TIME – Randomized Trial of Invasive Versus Medical Therapy in Elderly Patients;

STREAM – Strategic Reperfusion Early After Myocardial Infarction;

MI – myocardial infarction;

ACUITY – Acute Catheterization and Urgent Intervention Triage strateg Y;

NYHA III–IV FC – New York Heart Association III–IV Functional Class.

INTRODUCTION

According to statistics, every year about one million people die from cardio-vascular disease in the Russian Federation [1]. It is known that ischemic heart disease plays the main role and causes 85% of death among all cardio-vascular diseases in elderly and old group of patients. Elderly age of patients with acute myocardial infarction (AMI) is associated with higher rate of mortality during hospitalization and in a long-term period [2]. Today enlargement trend in number of elderly and old patients with ischemic heart disease is noticed. It puts a priority on the prevention of age-related diseases and health conditions of the elderly population [3].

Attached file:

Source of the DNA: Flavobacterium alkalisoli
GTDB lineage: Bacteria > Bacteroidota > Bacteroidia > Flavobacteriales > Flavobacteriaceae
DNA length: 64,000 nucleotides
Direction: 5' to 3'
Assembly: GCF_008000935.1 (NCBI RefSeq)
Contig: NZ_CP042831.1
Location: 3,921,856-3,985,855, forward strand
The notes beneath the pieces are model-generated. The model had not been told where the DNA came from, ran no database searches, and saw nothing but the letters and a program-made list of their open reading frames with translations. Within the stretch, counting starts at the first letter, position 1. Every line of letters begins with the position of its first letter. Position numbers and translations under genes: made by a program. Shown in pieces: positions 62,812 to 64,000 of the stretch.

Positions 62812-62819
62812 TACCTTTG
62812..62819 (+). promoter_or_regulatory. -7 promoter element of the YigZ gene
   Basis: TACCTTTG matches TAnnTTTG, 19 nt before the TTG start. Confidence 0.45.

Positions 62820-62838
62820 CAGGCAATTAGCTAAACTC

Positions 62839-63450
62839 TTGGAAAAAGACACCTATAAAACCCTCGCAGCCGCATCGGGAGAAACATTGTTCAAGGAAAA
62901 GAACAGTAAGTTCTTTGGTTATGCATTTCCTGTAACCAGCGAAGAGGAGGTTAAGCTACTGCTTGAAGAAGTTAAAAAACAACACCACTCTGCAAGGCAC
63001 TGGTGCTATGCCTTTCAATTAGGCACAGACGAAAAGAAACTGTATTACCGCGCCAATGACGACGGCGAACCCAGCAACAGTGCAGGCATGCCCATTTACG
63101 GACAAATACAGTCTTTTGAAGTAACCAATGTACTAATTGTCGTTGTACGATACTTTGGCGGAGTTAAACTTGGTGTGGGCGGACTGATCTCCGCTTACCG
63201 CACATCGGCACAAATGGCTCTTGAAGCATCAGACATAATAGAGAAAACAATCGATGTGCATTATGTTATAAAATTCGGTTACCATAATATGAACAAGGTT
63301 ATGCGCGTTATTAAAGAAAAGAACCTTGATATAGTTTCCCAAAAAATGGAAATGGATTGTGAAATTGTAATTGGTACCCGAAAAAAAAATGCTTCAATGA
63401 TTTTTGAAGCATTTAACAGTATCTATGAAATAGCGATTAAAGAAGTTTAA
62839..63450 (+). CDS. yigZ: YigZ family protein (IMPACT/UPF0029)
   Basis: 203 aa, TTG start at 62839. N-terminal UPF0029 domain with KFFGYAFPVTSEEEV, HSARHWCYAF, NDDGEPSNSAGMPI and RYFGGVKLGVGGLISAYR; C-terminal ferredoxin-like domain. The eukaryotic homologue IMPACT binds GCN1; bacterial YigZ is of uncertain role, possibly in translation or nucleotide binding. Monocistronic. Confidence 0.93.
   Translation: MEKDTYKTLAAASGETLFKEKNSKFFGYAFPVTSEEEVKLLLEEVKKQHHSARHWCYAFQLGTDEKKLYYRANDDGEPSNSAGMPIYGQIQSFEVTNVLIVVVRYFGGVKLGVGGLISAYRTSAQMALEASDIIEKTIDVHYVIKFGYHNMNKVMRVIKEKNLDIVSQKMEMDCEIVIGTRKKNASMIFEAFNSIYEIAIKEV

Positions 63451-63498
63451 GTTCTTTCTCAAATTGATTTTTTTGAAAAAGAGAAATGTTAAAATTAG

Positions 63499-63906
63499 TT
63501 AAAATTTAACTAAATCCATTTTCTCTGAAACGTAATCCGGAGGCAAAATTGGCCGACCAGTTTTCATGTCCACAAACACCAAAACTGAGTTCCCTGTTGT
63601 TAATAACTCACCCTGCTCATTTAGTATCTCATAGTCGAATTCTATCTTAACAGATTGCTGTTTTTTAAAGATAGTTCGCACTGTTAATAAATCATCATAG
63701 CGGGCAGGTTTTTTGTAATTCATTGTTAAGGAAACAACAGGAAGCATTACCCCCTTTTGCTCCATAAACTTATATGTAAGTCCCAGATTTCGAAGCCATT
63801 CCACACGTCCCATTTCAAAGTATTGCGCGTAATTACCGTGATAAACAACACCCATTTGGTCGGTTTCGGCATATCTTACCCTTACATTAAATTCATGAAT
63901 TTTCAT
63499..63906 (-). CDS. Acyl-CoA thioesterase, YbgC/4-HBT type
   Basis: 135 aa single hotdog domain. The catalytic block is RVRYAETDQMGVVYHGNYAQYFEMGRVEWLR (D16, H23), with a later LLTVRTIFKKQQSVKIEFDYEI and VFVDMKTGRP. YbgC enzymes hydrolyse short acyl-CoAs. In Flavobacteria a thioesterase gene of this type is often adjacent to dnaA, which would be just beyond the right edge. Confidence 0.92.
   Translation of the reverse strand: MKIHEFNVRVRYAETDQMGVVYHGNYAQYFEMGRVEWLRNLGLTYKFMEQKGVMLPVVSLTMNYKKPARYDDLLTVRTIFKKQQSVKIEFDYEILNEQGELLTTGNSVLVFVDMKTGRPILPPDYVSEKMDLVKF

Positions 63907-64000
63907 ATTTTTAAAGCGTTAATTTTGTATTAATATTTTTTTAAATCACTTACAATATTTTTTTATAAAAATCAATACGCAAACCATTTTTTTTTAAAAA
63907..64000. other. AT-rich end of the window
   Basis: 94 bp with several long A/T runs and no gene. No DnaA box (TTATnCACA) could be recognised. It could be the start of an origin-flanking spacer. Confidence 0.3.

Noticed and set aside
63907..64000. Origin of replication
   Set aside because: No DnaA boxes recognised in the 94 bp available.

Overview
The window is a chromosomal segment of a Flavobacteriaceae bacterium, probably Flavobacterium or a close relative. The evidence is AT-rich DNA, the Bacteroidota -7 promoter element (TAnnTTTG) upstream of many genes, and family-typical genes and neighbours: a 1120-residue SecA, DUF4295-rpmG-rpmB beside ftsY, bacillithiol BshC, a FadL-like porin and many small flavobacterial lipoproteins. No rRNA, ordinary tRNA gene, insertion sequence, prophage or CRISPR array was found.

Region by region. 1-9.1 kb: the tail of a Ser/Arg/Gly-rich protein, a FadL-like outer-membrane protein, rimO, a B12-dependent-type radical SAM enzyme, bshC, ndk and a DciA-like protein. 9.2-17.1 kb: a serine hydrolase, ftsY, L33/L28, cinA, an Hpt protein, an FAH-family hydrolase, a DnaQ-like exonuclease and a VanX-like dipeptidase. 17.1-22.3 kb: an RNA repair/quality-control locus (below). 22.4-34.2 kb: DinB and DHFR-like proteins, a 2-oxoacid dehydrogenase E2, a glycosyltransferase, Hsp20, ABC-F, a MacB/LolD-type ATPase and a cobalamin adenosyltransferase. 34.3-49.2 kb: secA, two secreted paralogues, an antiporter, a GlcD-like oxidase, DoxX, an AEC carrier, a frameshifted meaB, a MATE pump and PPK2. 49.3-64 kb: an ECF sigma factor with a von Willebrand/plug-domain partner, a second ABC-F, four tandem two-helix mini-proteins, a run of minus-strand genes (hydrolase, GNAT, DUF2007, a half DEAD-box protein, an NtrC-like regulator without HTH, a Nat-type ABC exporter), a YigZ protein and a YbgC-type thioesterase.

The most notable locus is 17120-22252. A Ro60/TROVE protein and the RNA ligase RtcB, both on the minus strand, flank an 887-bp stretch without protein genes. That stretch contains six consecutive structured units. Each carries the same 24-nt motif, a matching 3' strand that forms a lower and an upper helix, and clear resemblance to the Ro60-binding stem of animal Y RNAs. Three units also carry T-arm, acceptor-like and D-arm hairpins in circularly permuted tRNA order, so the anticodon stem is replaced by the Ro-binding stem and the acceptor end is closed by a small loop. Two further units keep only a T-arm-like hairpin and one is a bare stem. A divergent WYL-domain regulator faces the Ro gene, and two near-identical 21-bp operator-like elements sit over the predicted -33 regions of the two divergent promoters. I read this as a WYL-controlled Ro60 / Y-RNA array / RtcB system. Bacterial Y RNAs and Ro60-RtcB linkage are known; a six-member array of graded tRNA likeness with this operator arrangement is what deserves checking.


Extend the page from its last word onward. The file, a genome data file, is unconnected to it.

SEARCH STRATEGY

For this review, data were identified by searches of PubMed between January 1, 1996 and October 1, 2020 using the following terms: “myocardial infarction”, “acute coronary syndrome”, “unstable angina”, “percutaneous coronary intervention” and “the elderly”. Both full-text papers and abstracts were reviewed. Additional papers were identified from personal libraries and the reference lists of retrieved articles.

Features of AMI in elderly